NBN director Michael Malone says complaining customers should be sent 'to the back of the queue'

iiNet founder turned NBN board member Michael Malone. Source: supplied

NBN director Michael Malone says he’d put people who complain to the media about a lack of NBN service would be put “to the back of the queue” if he was running the national broadband provider.

In a pugnacious interview with Fairfax Media, the iiNet founder and tech entrepreneur, who sold his business to TPG two years ago, also took aim at Telstra, and “lazy” ISPs who blamed the NBN for problems its not responsible for, which are costing it additional money.

His “back of the queue” comments were directed at customers known as “NBN service class 0”, where are site is planned to be serviced by fibre.

The issue has been so vexed it has involved discussions between the ACCC and Telstra over the way class 0 customers are treated, because it involves premises in areas that are NBN-ready but in some instances are left with no internet service at all.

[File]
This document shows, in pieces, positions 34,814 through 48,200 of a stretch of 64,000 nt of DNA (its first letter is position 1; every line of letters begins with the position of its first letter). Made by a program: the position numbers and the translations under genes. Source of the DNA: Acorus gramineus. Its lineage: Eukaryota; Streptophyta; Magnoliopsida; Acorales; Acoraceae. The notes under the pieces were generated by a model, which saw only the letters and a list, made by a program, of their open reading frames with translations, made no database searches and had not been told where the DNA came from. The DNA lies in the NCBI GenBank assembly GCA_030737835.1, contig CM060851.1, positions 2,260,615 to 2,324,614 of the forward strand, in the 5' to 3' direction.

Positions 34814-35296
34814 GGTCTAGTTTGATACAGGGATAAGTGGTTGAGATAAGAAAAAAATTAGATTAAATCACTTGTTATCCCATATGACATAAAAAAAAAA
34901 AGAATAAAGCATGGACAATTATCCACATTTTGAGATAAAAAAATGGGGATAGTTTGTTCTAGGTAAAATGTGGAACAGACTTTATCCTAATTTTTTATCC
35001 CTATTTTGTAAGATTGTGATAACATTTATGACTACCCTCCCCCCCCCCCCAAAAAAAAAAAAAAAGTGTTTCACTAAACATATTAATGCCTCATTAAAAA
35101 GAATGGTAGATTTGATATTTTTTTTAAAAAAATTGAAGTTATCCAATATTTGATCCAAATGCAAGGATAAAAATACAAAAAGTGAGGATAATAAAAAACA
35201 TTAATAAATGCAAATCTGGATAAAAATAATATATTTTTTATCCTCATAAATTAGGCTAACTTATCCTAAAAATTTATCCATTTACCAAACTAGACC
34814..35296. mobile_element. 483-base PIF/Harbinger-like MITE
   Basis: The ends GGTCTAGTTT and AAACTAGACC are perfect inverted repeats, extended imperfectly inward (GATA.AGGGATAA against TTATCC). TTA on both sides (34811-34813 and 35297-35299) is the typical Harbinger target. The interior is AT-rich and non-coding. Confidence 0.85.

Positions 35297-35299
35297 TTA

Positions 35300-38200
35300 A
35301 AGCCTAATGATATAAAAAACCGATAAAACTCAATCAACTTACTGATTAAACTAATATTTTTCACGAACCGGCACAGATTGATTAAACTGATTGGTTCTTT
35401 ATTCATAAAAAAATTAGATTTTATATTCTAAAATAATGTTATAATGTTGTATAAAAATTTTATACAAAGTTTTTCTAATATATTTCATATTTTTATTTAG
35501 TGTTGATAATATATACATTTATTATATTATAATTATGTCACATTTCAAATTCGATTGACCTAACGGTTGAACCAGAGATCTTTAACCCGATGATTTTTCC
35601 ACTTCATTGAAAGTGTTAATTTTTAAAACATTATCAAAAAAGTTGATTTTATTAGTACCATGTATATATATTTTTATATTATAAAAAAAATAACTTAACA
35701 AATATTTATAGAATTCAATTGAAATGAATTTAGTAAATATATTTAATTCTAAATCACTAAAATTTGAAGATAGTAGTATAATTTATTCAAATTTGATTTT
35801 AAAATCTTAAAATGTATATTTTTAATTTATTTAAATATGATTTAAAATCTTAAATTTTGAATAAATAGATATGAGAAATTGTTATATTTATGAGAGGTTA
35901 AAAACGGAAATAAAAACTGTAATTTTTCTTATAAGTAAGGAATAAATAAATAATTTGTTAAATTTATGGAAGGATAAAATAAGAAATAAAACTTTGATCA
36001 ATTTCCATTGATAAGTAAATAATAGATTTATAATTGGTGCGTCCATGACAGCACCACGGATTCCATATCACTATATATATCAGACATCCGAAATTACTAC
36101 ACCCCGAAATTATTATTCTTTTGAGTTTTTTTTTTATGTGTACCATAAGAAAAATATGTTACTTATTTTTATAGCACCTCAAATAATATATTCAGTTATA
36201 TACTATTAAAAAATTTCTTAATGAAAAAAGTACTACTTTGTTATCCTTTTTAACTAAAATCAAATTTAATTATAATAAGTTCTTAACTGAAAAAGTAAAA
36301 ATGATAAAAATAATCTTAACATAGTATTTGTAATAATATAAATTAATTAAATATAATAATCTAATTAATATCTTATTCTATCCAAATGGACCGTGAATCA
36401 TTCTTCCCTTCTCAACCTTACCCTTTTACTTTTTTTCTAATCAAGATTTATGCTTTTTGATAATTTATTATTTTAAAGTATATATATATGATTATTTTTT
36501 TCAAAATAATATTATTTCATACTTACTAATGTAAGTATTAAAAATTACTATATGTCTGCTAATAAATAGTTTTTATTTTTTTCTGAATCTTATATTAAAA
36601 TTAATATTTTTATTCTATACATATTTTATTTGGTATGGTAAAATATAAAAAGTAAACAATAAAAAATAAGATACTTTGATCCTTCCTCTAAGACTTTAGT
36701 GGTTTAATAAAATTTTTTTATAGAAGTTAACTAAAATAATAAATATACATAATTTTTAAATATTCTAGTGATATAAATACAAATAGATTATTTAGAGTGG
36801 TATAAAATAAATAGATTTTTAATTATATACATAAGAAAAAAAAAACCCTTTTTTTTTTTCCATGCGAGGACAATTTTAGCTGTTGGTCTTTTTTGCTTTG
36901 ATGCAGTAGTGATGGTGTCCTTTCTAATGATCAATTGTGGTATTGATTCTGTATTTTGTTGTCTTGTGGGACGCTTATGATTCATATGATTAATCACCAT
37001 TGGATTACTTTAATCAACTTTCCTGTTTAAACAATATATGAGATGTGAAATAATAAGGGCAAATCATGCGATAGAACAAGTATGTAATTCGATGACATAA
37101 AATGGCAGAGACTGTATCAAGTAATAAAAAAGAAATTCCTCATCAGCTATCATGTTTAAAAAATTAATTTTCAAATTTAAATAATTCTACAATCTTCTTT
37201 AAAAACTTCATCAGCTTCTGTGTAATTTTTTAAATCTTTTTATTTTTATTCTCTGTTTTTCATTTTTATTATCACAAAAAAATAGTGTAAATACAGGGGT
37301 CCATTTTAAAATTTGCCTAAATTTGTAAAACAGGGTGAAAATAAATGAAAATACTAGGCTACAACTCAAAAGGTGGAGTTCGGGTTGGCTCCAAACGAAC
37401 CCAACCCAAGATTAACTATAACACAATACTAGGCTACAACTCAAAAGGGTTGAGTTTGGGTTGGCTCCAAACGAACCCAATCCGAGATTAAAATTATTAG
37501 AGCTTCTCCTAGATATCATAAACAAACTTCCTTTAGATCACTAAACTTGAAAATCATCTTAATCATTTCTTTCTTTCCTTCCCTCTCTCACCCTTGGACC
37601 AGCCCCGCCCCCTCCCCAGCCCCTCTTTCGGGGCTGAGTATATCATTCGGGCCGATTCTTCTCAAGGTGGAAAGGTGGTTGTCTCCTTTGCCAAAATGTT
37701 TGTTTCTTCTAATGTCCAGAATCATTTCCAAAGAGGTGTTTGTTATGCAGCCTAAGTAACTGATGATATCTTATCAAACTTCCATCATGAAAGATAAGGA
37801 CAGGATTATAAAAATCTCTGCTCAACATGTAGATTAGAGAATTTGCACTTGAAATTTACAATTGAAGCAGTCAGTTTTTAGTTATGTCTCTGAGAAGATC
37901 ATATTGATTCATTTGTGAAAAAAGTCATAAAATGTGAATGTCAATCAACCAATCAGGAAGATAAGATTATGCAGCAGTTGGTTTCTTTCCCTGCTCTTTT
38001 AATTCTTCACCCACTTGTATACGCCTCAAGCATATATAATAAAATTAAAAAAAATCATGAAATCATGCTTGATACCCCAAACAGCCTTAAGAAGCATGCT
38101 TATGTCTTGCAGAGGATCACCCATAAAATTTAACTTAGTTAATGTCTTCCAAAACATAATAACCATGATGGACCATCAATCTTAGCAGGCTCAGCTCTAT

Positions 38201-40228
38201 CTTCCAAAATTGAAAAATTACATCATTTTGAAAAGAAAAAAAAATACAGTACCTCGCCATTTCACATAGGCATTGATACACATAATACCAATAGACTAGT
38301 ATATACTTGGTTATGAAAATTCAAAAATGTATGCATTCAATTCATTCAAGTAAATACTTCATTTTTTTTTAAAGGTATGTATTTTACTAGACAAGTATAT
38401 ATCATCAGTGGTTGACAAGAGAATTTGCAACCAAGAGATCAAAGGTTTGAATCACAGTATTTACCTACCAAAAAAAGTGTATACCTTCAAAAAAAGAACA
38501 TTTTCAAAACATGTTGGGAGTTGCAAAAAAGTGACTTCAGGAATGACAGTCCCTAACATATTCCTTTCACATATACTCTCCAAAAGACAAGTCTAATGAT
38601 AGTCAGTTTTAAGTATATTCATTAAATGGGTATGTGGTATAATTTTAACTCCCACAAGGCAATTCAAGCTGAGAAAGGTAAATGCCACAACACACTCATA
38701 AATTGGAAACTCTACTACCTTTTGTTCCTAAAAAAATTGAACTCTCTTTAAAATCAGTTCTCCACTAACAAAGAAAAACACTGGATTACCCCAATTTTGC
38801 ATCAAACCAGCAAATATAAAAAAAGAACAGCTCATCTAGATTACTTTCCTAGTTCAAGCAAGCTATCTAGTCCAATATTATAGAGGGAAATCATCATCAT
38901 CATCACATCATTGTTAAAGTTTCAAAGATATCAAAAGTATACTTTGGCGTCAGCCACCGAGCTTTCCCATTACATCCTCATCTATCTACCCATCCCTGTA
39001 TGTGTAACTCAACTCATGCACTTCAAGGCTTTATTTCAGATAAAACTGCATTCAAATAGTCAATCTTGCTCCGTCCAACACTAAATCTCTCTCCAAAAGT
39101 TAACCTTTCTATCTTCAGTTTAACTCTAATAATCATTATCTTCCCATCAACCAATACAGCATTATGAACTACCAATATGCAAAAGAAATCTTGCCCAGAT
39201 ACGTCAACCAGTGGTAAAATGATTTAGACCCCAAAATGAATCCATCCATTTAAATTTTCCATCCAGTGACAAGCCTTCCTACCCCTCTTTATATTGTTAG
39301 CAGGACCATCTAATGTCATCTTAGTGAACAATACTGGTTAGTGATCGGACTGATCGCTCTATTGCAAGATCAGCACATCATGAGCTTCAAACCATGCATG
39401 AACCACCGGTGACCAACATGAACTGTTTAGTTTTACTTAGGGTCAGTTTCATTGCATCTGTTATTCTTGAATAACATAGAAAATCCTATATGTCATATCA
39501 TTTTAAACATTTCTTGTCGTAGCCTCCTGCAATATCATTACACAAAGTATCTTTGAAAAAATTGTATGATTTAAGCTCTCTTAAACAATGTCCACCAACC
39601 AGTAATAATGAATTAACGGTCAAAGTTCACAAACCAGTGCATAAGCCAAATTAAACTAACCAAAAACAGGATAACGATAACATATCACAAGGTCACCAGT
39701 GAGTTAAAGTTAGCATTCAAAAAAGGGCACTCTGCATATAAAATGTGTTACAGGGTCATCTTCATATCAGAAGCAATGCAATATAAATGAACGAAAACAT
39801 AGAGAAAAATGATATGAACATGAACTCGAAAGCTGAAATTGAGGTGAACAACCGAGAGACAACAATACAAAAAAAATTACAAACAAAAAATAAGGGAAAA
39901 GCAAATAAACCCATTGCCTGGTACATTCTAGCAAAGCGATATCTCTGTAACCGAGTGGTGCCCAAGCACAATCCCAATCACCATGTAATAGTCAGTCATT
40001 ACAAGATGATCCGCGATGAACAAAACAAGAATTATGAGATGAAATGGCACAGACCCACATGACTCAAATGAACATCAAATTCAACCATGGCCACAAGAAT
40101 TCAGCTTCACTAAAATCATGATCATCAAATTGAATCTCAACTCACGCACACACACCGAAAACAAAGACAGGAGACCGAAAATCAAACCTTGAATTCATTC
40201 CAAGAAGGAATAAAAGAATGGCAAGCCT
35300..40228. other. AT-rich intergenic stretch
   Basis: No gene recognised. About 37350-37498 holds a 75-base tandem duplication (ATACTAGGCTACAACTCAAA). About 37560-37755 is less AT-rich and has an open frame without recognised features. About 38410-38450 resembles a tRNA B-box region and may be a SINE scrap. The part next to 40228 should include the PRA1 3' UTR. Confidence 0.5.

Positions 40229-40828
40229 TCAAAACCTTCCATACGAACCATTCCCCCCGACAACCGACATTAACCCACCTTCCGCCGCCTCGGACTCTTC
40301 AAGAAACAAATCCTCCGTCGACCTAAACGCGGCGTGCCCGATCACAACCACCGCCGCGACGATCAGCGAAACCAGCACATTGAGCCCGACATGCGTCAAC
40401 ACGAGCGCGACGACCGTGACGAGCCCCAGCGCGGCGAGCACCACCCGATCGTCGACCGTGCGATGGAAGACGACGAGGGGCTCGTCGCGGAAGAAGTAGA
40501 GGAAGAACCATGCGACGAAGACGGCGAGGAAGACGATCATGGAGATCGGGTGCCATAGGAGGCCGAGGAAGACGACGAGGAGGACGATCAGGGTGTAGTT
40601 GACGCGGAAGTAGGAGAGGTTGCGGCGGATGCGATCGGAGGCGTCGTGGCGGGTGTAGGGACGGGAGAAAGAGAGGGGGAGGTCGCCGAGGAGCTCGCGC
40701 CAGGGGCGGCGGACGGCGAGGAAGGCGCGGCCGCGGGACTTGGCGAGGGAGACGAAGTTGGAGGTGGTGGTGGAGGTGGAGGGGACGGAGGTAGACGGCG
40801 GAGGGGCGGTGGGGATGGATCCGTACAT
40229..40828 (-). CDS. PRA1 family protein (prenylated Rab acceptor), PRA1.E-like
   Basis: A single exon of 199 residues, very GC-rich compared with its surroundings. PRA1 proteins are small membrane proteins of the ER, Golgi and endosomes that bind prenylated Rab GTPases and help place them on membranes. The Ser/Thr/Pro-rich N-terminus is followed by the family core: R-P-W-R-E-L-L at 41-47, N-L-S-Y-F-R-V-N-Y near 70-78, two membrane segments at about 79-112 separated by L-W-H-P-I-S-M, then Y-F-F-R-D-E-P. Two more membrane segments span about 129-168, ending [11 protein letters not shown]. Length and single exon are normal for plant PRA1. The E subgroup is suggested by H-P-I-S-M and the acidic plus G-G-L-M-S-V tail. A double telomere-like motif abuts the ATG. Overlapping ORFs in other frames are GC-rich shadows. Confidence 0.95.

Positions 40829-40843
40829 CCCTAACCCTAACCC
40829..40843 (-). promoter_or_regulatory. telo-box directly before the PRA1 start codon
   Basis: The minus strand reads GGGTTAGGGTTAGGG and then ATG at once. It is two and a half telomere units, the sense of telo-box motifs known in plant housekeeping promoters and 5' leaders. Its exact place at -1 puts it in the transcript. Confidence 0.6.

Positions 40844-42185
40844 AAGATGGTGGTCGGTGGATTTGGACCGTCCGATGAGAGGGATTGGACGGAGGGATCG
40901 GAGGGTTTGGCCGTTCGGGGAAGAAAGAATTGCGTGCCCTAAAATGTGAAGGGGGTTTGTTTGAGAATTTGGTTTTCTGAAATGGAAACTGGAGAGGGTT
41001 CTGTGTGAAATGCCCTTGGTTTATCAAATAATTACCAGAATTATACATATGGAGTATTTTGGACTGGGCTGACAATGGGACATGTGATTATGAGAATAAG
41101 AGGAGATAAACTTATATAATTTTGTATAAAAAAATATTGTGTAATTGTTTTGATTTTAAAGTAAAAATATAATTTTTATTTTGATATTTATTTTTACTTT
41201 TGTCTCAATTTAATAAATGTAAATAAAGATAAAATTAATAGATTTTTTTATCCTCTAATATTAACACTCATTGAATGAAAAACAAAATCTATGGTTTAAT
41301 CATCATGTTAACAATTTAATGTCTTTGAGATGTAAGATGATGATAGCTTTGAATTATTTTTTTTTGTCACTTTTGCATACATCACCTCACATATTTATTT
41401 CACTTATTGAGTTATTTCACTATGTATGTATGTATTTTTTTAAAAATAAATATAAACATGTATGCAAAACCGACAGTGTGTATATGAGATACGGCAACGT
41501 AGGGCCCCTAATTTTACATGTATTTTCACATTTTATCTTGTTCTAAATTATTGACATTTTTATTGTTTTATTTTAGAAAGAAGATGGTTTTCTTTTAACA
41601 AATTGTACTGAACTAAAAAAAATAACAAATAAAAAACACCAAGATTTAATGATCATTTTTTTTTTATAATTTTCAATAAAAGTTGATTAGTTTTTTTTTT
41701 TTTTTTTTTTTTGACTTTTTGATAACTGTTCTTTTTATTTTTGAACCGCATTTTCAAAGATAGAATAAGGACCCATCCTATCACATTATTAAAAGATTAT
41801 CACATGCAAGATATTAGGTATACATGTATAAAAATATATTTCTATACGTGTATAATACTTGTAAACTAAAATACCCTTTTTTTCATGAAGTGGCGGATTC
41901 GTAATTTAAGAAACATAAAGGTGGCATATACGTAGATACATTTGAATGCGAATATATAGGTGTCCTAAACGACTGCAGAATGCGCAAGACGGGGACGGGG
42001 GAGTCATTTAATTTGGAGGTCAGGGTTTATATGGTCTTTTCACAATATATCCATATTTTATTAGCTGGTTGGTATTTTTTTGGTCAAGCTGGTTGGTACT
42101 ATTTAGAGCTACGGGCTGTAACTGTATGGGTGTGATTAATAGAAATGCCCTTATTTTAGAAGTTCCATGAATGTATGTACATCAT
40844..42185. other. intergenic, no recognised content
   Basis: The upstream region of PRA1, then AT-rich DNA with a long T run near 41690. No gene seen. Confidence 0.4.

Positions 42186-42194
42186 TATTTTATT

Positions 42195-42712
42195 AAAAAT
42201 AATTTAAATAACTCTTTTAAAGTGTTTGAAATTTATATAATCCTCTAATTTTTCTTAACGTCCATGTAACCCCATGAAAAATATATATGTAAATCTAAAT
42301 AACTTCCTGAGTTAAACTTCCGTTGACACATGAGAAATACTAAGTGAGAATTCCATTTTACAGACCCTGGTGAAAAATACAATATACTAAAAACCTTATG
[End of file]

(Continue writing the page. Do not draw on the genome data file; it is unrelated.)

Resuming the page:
Malone said they should be patient, rather than complaining to the media, saying iiNet had 20,000 calls for support a day but “very few ended up on the front page”.

“If I was running NBN and they went to the media, I would put them to the back of the queue,” he said, adding “faults along the way” would occur in such as massive roll out, and the easy parts would be done first before circling back to fix the problems.

Malone told Fairfax that Telstra and NBN needed to fix the class 0 problem, adding there’s “no reason” why the telco can’t keep customers connected to the pre-existing DSL service while they’re waiting for the NBN.

He also said that ISPs and customers are slowing down the roll out and costing the NBN money because everyone assumes it’s responsible for any problems when 90% of the time, they have nothing to do with the broadband service, also floating the possibility of “incorrect callout fees”.

“If you can get the customer to start with the idea of, ‘Let’s rule out all the stuff in my house as causing the problem’, then you will fix 80 to 90% of the faults before even calling NBN Co,” he said.

While speed testing being organised by the ACCC was “a step in the right direction”, Malone said it “can be gamed pretty easily”.

He also took a swipe at the competition watchdog for its decision to make the NBN install 121 points of interconnection, where retailers plug their own network into the nbn, saying it drove up the cost for smaller retailers wanting to compete nationally.

The full Fairfax interview with Malone is here.

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